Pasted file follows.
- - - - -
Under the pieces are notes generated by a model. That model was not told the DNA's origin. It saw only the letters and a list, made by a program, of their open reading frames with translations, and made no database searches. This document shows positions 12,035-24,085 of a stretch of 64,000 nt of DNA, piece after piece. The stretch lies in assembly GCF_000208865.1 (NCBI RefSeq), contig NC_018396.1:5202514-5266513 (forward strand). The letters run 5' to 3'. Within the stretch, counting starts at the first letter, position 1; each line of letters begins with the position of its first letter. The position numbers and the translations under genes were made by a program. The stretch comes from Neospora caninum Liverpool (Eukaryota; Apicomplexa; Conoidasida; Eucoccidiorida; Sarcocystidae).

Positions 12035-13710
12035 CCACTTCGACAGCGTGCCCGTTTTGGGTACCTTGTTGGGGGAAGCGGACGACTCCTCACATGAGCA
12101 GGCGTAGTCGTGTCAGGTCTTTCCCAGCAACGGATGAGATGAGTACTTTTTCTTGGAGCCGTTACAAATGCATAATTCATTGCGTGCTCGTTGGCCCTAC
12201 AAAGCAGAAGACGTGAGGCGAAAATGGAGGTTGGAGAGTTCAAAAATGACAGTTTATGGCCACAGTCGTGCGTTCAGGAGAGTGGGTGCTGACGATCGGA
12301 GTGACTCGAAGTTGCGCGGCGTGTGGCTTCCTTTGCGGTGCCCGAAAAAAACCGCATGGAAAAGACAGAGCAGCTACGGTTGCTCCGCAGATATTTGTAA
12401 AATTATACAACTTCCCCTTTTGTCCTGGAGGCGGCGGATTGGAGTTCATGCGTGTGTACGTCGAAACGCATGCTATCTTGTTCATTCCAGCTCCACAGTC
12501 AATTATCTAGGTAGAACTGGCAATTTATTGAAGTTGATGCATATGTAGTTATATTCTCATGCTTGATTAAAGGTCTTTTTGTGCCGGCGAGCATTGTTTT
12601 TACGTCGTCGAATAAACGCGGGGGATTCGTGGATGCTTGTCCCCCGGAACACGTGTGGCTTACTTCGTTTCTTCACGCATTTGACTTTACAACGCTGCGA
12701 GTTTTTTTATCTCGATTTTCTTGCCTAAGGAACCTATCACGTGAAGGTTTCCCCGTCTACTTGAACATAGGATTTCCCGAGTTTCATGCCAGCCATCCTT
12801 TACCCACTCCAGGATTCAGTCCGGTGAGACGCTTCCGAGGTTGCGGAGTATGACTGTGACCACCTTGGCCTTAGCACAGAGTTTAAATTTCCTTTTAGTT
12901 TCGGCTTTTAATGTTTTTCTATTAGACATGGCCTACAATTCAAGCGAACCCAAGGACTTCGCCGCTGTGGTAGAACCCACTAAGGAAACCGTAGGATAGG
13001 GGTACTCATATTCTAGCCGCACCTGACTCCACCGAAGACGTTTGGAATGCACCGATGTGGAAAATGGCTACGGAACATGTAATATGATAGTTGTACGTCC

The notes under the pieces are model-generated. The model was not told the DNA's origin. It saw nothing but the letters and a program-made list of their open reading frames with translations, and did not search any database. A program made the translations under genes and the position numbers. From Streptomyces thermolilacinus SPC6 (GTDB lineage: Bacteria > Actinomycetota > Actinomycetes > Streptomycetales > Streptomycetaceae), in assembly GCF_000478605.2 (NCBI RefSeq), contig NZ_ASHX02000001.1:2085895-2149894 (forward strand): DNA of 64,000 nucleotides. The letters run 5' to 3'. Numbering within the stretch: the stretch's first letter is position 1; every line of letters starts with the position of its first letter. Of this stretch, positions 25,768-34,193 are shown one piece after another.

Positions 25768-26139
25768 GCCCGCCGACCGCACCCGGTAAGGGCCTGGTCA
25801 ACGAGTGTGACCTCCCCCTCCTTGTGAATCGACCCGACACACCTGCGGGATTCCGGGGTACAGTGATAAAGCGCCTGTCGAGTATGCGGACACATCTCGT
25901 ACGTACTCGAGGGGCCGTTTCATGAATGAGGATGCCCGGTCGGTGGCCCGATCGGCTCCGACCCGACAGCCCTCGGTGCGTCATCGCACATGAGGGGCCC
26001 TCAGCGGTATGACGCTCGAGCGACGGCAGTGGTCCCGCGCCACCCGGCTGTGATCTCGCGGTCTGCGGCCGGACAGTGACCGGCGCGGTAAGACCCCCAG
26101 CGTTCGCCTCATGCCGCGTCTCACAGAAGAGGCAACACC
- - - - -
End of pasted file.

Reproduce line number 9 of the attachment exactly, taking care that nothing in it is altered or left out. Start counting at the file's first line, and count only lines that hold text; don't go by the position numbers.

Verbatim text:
12601 TACGTCGTCGAATAAACGCGGGGGATTCGTGGATGCTTGTCCCCCGGAACACGTGTGGCTTACTTCGTTTCTTCACGCATTTGACTTTACAACGCTGCGA